Go's lack of a traditional class/type duality and completely flat type "hierarchy" makes the concept of an ORM an odd fit for the language. Furthermore, its strict syntax requirements make it difficult to duplicate the declarative ActiveRecord pattern that many developers are used to. Still, there is clearly a widespread desire for something to slot into the M of MVC.


ORMs get a lot of bad press because sometimes assumptions they make about your database design can cause them to be unusable or difficult. The DjangoORMs decision to add an implicit serial integer id field to models by default can become a crippling technical debt when that table grows to the point where it must be sharded. ActiveRecord and DjangoORM both allow you to have foreign key fields which will lazyload from the database, often without the knowledge of inexperienced developers. When these time bombs blow up, they consume developer resources and create a climate of developer anger.

As these pitfalls are numerous and manifest, and they get blogged and re blogged, independently discovered by countless young developers who get caught up by them. When this happens, the tools are blamed. And it's right that they share some of the blame, because they've provided the environments without which these anti patterns could not exist.


ORMs generally do at least some of the following:

  • map query results to structs/classes (serialization)
  • simple CRUD-style object persistence
  • provide programmatic query construction
  • create INSERT schemas or provide schema migration
  • hooks into database usage (ie. logging all query times, pre/post save, etc.)
  • manage database connections
  • manage caching

Of these, the last is unattempted by any currently available Go ORMs, and managing database connections is generally left to the underlying database/sql library.


For SQL databases, there are 4 roughly equally popular packages to try to fill the ORM role: gorp, beedb, hood, and qbs. Reading these libraries and their documentation has been an interesting view into how people are approaching these types of interfaces for which I initially thought Go was ill suited.

Serialization is implemented the same way on all Go ORMs, and can be done regardless of the provenance of the result set. sql.Rows.Columns() is used to match column names to struct fields, generally with the optional help of struct tags. This is covered by sqlx as well, which is not an ORM.

From there, they start to differ. The readers digest version is that I prefer gorp. The problem with the others is that they attempt to pack too much into struct tags in an attempt to get a more declarative data model. Struct tags have the same problems that going with raw SQL has; they are opaque strings which happily compile with semantic errors and can fail at runtime all too easily.

There are only a few issues with gorp. It re-implements the Scanner and Valuer interface from the builtin database/sql and database/sql/driver packages unnecessarily, and it (optionally, but unnecessarily) uses empty struct literals as a way of passing types in places where idiomatic Go would pass struct pointers or slice pointers and keep memory allocation control with the caller. Since gorp's API is more or less frozen now, I forked it and created modl, which removes these redundancies and replaces its serialization layer with sqlx. In future, I hope to come to a more unified interface, where some of the advanced features of sqlx (like NamedQuery and Rebind) will feel more natural in modl.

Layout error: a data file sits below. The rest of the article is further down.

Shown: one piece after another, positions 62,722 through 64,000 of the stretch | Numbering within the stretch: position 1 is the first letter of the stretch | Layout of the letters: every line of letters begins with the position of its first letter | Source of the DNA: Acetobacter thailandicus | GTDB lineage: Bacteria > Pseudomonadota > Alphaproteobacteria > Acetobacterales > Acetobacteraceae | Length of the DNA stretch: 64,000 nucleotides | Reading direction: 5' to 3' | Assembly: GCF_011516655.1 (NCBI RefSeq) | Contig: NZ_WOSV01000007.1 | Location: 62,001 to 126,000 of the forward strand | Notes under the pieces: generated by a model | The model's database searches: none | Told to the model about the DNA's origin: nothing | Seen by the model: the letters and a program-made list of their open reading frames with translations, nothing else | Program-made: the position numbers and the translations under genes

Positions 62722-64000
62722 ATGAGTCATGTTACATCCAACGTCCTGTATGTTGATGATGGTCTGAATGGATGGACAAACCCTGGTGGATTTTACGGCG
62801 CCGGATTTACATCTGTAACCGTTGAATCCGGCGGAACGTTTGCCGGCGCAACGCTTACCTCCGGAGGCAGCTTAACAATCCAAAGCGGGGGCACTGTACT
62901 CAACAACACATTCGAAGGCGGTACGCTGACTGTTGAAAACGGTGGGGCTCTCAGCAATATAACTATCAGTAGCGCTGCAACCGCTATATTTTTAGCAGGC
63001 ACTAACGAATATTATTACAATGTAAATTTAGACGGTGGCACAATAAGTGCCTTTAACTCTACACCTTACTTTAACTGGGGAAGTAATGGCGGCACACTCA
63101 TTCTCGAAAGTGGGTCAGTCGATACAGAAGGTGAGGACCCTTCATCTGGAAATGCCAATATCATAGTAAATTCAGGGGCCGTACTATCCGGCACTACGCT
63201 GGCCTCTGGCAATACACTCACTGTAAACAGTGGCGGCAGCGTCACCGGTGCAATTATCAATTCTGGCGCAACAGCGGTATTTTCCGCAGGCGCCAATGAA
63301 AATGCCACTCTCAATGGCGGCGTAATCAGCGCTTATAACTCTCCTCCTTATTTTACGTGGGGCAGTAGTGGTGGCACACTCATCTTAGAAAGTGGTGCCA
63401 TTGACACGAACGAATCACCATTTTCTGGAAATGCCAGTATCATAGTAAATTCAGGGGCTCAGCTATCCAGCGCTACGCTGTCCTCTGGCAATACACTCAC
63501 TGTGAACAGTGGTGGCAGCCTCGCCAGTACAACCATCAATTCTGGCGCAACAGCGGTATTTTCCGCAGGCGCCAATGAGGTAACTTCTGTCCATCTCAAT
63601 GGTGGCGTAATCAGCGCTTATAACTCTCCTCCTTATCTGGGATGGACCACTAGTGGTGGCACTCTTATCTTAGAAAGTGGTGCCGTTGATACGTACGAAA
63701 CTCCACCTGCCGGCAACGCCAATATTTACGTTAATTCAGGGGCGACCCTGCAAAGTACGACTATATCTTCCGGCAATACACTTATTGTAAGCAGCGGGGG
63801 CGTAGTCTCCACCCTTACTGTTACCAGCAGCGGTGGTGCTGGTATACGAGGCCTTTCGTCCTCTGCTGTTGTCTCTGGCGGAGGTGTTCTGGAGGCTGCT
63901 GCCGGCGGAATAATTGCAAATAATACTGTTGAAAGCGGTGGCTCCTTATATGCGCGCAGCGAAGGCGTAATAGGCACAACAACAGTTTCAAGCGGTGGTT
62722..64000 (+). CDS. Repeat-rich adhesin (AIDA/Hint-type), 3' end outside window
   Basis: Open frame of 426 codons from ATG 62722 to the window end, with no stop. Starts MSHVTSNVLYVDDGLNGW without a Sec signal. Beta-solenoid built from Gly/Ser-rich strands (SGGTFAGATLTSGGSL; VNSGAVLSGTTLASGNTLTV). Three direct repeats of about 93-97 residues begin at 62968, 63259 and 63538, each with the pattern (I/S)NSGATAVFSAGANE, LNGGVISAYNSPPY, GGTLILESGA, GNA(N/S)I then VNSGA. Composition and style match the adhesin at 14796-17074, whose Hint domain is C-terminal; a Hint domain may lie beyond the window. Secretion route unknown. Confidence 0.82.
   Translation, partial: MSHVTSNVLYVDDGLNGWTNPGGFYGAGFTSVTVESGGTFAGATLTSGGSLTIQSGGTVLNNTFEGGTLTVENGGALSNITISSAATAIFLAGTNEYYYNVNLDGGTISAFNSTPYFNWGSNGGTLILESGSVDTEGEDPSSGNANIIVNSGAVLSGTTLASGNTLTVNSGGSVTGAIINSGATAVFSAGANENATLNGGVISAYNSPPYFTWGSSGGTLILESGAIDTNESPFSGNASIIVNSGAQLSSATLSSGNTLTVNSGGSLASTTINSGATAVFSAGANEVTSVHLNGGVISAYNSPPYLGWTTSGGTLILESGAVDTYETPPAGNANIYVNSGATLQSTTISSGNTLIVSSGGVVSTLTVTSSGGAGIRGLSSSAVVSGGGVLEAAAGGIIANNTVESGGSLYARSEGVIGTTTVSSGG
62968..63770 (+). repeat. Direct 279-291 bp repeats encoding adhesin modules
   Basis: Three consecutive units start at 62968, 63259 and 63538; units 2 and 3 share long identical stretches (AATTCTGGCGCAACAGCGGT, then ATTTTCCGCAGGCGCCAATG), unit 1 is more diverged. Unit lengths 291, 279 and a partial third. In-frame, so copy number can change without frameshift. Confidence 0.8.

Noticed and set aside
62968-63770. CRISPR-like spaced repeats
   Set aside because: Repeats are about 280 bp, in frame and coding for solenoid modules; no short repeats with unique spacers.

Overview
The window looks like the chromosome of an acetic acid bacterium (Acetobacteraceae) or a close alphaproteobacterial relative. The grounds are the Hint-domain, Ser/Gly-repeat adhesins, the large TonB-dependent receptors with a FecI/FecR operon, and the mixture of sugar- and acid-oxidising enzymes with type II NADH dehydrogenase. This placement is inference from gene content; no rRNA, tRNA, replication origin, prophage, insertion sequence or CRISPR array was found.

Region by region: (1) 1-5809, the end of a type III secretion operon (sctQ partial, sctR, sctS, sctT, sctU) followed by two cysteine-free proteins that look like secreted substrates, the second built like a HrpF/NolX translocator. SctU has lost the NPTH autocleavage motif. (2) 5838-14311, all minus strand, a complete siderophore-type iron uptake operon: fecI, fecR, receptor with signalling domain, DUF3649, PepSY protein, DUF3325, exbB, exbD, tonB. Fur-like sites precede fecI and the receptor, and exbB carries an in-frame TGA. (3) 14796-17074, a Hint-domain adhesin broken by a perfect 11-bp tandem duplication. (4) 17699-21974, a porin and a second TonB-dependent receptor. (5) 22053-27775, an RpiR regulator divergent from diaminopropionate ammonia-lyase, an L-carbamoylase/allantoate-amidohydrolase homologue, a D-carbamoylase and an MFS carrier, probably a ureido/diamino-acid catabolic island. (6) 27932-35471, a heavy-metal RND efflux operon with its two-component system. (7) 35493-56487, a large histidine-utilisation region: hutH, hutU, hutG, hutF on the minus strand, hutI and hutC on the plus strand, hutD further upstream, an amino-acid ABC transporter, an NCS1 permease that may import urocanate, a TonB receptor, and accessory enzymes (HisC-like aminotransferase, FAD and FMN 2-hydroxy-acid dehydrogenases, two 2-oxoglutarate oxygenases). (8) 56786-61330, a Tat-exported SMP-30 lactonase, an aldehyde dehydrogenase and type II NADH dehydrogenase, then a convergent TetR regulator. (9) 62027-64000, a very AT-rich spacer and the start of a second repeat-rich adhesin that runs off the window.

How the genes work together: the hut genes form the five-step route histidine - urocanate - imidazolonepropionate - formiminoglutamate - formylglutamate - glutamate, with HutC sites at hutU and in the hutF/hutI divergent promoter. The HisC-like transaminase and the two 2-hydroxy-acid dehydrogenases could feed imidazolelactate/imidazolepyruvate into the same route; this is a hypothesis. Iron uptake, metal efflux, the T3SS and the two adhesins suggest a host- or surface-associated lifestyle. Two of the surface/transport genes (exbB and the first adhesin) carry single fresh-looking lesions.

Though I prefer gorp, I really like the direction that the beedb API for query construction is going. It's extremely simple conceptually and in the code, but it allows complex and parametric composition and preserves much of the power of handwritten SQL. Unfortunately, its simplicity also means that it retains some of the "string opacity" drawbacks of raw SQL.

Despite liking the interface and the simplicity of the code, I'm a bit concerned about the possibility of injection attacks (or just outright bugs: table and column names are never quoted) because of its widespread use of Sprintf in the query construction process and the difficulty in providing args... to let the driver escape when the order of the bindvars aren't necessarily the same as they appear in your source. I believe better can be done.

hood and qdb additionally provide data validation and sophisticated control over schema output, but this is shunted into the struct tags and it comes at some considerable complexity cost. gorps hook approach is less elegant and less DRY but more flexible and, in the long run, probably enough.

Missing from all of these, of course, is the R in ORM. And the O, sort of.

But there's still a long way to go. Gorp's TraceOn feature is half-baked; production applications often require extensive logging parameterized on the context of the query being logged, like the tables being queried, for instance. Many of the points in my seven point ORM philosophy are under developed or not fully explored.

Simply getting data out and putting data back into the database still comes with a lot of friction, due to the lack of adequate query builders. Partial two-way serialization is very difficult because it's impossible to distinguish between zero values and values that were not present in the initial load. There's a general lack of documentation on how you solve anything but the most basic of use cases with these libraries, and admittedly I did no one any help by adding a 5th undocumented ORM into the mix.

Aug 25 2013